I had never returned to a college or high school reunion. Call it the Thomas Wolfe you-can‘t-go-home-again syndrome. I preferred to keep the past safe, intact and neatly encased in a nostalgic cardboard box where it belonged. Then, in early September, 1997, an intriguing voice spoke to me from our telephone answering machine: “If this is Joyce Sloan Anderson from Eastside High School in Paterson, please call me. We’re having a fiftieth reunion, and you’ve been on the ‘lost’ list until today.”
With the caller’s name and phone number, I then searched for my yearbook to look for her picture before I returned the call. There was her face at eighteen, swimming up through the decades, head of the cap-and-gown committee and still apparently active in keeping the class spirit alive. In a senior class of more than two hundred students, we hadn’t known everyone, but I remembered her. I called her right away. After our initial exchanges, she told me, “We’ve been working on this for a year and a half. You were missing along with many other women whose married names we didn’t have and some of the men too.”
I then asked, “How did you find me?”
“Well, someone knew a friend of your sister. We called the friend and he gave us her married name. Then, we called your sister, and that did it.”
“ And who was the someone,” said I.
Her answer identified my high school boyfriend, the closest to a “steady” in those days. We had dated on and off throughout our four years at Eastside; the final event being a disastrous fight at the senior prom. I remember spending half the night in the Ladies Room of the Crown Court Hotel in New York City. The Ladies Room was where we went in those years to be consoled by our girlfriends when things went wrong at a dance. Looking back fifty years, it all seemed too hilarious! I decided to go to the reunion, and the next morning I called back my former classmate again.
“Is there going to be a booklet? With write-ups about each person?”
“Yes, Joyce. But it went to press last week. Sorry.”
“Am I going to be the only one there who won’t be in the booklet?”
“Yes,” she replied.
“Well,” I said. “How about my writing up a summary. I’ll make copies and stuff the booklets before the others arrive.”
“Fine. I’ll send you the questionnaire we all answered as a guide.”
The reunion was set for Sunday evening, October 5, 1997 — only a month away in Saddle Brook, New Jersey. I planned to arrive with my cooperative if somewhat skeptical husband in tow. He had never attended any of his reunions either. It would be a first for both of us.
While I awaited the questionnaire in the mail, I knew I certainly wasn’t going to be the only one without an interesting past. A five-decade cipher! I had been the editor of the yearbook and had to live up to that title. The first question was, “What have you been doing since l947?” My mind usually goes blank when people ask me what I did last summer or last weekend. Now, I had only four lines to summarize my entire adult life. I was tempted to start with the Nobel Prize in Literature but thought better of that and played it straight. Highlights: Married with three children… appropriate names… College professor… subjects taught. Writing articles and Op Eds. For New York Times and Philadelphia Inquirer. Just filled up the four lines.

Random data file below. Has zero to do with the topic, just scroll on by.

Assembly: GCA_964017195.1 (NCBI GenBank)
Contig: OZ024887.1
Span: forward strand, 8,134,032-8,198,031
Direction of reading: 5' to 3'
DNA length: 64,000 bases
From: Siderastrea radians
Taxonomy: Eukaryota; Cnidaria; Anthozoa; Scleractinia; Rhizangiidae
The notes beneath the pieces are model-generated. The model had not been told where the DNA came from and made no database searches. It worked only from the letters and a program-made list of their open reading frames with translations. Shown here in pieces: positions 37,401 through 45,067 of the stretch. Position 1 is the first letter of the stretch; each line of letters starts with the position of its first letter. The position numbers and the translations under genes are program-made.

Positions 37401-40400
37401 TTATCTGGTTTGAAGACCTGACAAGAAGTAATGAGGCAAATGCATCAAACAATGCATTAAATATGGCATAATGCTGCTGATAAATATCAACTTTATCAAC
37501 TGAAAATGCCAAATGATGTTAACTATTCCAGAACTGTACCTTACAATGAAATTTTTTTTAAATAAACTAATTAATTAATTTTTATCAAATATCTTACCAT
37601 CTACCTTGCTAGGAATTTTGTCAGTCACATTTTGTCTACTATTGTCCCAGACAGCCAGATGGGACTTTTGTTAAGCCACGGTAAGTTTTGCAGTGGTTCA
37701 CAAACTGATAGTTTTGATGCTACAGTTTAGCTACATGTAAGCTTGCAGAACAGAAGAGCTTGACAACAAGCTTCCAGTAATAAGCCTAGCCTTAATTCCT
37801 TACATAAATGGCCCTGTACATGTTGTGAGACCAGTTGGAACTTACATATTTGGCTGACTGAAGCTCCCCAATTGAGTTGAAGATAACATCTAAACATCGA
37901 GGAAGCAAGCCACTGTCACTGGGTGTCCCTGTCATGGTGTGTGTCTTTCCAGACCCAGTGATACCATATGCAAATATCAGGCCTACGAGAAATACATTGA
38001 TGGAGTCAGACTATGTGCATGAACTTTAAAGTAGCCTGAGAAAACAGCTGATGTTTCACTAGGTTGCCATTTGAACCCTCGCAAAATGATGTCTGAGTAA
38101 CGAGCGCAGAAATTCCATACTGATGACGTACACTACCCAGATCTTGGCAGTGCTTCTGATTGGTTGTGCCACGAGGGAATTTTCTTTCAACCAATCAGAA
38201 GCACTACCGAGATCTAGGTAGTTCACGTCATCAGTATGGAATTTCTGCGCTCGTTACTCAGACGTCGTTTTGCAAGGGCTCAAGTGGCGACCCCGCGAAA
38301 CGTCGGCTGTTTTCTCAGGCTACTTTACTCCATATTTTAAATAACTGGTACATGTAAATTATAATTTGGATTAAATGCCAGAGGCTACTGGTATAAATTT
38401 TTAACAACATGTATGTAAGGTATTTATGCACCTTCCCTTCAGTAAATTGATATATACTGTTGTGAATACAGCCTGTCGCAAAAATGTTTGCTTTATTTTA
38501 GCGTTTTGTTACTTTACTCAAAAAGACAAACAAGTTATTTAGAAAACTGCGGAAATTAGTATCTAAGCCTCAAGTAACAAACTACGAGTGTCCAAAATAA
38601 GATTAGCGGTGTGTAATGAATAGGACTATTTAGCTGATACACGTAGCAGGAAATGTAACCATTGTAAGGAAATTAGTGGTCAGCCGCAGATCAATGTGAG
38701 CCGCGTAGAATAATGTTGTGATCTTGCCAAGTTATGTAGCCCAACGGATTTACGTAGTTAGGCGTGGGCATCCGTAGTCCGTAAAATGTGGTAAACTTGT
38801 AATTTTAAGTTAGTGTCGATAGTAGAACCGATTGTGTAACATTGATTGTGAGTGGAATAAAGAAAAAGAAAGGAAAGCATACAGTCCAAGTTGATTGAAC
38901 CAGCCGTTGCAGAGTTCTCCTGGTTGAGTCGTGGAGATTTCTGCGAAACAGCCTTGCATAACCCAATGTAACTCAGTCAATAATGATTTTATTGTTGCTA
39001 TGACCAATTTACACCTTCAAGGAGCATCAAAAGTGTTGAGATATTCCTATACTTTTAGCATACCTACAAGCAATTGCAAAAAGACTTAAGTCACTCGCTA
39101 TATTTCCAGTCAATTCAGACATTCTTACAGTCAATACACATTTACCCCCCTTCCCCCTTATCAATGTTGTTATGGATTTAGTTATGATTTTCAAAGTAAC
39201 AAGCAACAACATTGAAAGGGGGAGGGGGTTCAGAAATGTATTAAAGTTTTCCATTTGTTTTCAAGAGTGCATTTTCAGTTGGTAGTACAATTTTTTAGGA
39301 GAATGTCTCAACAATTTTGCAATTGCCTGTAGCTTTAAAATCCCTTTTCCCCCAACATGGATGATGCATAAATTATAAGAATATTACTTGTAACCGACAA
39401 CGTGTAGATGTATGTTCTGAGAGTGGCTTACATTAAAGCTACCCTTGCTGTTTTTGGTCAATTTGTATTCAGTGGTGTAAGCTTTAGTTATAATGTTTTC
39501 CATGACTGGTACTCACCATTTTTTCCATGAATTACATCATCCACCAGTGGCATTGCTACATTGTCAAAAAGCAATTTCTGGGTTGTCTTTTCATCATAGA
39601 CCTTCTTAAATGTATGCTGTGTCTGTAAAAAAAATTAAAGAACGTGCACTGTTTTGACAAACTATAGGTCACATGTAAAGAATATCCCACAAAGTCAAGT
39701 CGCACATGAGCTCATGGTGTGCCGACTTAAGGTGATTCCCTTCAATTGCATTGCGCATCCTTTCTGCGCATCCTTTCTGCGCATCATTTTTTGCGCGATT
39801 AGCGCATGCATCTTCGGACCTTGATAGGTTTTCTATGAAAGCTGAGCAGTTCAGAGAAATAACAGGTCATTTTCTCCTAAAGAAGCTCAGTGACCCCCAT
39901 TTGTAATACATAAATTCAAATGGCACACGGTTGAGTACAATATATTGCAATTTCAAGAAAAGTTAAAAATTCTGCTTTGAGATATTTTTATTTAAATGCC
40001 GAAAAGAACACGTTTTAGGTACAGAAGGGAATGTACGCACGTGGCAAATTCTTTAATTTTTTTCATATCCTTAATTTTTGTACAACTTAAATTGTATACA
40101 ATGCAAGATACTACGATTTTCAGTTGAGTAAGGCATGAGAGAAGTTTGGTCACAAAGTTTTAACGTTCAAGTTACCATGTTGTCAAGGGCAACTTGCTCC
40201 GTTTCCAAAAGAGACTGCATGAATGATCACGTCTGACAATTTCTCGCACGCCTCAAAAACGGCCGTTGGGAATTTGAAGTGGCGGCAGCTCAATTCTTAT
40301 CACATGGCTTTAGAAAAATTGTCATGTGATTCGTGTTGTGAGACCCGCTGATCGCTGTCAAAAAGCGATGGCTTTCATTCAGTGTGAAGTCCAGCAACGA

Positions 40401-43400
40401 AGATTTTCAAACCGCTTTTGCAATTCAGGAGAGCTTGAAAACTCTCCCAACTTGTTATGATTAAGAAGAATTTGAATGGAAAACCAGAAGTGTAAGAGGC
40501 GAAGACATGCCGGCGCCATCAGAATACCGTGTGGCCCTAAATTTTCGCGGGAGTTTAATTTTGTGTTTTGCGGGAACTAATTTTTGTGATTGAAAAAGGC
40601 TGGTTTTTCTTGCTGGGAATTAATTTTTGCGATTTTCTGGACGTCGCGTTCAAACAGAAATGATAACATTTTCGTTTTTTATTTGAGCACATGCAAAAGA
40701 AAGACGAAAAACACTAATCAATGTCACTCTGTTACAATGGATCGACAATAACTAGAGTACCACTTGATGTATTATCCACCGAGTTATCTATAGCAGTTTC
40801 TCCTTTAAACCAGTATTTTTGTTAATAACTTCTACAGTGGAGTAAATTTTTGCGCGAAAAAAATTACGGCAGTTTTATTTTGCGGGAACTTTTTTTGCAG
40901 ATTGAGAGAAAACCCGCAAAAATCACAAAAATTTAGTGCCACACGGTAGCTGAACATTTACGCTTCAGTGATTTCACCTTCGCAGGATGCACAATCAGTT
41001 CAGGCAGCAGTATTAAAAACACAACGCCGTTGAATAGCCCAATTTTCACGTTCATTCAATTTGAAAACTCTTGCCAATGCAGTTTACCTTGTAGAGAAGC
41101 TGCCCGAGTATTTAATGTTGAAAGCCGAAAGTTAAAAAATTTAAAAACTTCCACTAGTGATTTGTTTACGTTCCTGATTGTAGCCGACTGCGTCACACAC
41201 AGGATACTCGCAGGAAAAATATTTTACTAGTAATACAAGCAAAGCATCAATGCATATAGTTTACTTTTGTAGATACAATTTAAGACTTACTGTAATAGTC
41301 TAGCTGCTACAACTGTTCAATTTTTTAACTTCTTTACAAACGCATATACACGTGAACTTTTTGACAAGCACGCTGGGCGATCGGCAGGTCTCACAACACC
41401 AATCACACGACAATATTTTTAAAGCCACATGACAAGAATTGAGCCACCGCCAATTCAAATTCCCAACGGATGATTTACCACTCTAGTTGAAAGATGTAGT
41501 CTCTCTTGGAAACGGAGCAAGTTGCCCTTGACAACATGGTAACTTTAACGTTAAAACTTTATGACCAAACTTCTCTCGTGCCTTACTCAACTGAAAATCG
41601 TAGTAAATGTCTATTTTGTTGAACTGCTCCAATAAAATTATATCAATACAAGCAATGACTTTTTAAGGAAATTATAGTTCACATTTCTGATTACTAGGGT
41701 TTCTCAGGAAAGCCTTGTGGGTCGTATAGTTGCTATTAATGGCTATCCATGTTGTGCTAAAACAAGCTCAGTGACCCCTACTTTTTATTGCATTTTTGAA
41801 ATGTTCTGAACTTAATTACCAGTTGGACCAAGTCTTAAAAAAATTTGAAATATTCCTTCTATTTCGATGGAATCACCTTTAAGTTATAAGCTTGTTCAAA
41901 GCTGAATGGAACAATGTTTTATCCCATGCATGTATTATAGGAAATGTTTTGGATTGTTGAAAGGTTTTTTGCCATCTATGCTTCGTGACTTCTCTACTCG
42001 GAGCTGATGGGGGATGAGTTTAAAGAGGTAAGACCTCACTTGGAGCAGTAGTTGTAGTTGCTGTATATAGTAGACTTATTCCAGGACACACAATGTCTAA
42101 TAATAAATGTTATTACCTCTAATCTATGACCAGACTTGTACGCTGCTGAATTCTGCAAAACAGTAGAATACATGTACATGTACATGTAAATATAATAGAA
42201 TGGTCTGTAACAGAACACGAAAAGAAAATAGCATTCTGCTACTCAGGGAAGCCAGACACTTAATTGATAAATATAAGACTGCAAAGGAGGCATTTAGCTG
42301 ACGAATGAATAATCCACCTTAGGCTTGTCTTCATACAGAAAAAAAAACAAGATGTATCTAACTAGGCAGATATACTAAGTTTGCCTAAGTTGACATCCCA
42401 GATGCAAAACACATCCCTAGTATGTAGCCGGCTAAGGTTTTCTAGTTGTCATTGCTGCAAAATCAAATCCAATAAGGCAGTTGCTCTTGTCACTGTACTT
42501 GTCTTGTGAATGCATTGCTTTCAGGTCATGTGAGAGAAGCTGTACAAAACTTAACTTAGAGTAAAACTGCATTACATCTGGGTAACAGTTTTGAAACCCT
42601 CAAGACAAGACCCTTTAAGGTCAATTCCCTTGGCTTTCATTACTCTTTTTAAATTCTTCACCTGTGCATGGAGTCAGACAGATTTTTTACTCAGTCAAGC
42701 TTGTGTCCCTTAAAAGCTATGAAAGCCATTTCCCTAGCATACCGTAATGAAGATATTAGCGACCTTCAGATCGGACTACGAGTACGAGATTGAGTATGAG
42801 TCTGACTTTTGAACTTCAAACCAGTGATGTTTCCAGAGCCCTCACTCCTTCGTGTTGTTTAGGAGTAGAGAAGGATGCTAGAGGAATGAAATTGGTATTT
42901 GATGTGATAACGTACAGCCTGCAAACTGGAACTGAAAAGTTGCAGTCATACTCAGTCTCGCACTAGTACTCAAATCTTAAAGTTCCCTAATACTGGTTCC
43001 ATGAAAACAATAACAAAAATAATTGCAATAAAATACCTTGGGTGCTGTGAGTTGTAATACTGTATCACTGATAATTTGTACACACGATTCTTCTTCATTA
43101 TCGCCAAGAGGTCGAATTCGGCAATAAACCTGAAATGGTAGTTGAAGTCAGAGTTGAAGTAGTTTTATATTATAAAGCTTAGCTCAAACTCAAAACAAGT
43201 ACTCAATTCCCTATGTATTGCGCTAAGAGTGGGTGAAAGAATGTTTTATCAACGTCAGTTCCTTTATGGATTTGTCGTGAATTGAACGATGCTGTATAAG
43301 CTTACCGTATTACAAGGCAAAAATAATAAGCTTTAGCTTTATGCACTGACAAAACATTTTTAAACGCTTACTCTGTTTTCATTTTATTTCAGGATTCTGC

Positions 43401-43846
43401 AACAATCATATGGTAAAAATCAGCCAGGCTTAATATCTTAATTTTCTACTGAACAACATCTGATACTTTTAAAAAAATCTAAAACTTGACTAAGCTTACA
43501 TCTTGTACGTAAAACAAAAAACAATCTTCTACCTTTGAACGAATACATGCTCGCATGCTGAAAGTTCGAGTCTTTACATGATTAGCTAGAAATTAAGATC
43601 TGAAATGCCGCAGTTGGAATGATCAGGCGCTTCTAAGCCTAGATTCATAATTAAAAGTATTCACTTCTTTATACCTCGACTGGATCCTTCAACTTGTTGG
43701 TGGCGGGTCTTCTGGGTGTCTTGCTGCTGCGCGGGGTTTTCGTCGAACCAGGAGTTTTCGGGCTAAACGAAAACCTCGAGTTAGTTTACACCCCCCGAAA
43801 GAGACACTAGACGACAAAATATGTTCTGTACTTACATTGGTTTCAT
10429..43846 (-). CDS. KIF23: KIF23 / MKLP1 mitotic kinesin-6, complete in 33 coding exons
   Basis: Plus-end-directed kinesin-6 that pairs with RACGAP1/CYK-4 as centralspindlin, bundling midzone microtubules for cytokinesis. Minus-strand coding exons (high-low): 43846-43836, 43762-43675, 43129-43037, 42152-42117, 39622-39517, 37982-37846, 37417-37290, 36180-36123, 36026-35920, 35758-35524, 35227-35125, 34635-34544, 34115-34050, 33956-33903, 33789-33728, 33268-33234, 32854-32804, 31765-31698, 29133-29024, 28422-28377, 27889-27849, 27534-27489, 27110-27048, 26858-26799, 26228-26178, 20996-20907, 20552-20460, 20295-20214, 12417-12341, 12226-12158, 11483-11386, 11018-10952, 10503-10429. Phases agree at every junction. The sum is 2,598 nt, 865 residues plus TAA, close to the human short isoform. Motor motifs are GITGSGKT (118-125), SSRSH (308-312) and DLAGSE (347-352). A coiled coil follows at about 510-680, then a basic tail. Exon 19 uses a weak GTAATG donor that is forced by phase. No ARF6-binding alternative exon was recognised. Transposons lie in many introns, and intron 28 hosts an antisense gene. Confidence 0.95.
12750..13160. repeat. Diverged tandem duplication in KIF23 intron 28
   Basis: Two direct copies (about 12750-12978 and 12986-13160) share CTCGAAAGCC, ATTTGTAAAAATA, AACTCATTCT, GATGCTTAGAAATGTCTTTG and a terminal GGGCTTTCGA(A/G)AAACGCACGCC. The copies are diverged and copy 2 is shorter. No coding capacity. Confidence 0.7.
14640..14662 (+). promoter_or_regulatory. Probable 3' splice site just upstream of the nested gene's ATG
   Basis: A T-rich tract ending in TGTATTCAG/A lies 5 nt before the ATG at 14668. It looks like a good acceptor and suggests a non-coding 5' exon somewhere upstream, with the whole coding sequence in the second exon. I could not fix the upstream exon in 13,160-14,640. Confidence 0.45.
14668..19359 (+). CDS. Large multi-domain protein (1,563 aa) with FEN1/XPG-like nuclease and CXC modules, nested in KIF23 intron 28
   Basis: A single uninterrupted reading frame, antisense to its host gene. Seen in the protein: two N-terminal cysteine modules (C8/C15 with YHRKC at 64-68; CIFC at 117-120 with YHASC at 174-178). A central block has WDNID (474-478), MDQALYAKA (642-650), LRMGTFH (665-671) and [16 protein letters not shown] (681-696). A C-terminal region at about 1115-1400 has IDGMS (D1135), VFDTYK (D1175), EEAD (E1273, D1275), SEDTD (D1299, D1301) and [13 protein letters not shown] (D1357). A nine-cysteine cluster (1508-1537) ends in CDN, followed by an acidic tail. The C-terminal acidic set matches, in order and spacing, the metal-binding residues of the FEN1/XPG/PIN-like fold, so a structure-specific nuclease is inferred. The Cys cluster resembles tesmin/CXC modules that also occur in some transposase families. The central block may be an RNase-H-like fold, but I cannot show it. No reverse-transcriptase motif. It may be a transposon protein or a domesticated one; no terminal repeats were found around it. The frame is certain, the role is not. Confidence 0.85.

The major decision looming ahead was what to wear. I usually opt for a classic outfit and was considering my Brooks Brothers black and white checked blazer over a black cashmere sweater and slacks, The trio of my daughter, sister and hairdresser unanimously turned thumbs down on that idea. In fact, they were vehemently opposed. Daughter, “You want to look smashing!” Sister, “They already know you’re smart.” (Valedictorian). Hairdresser, “You’ll look like a college professor.” Of course, that was accurate, but the facts were beside the point. I then came up with an outfit that met total enthusiastic approval from my three fashion consultants. I would wear my elegant Chinese-red ultra suede suit ( Hong Kong splurge) with a grey silk blouse and gold bordered Mabe pearl earrings. I was ready to make a grand entrance.
The list of other attendees arrived and I was happy to see the names of my closest friends during my four school years. I called Adele in Arizona and we caught up on five decades of living. She had moved away and we had been completely out of touch. I called my erstwhile boyfriend and surprised him by saying, “It is I…(pause)… Thanks for finding me.” when he answered his phone. We caught up on our basic life history. I was looking forward to seeing him, Adele and my other former school mates and friends. I was ready.
The day after the reunion, I realized that Thomas Wolfe was wrong after all. I had one of the best times of my life. The classmates were warm and embracing. My ex-boy friend and Adele and I sat at the same round table and enjoyed recalling old stories. Neither he nor Adele had brought their spouses so my husband enjoyed his role as the resident spouse. He and I danced of course and I also danced with my frequent high school partner. Neither of us could remember why we had the big fight at the prom. It was too long ago and quite unimportant.
My fiftieth reunion turned out to be a life-affirming experience for me, as well as an emotional high. With the l940’s music playing in the background, the years fell away; and for one lovely night, I felt like eighteen again.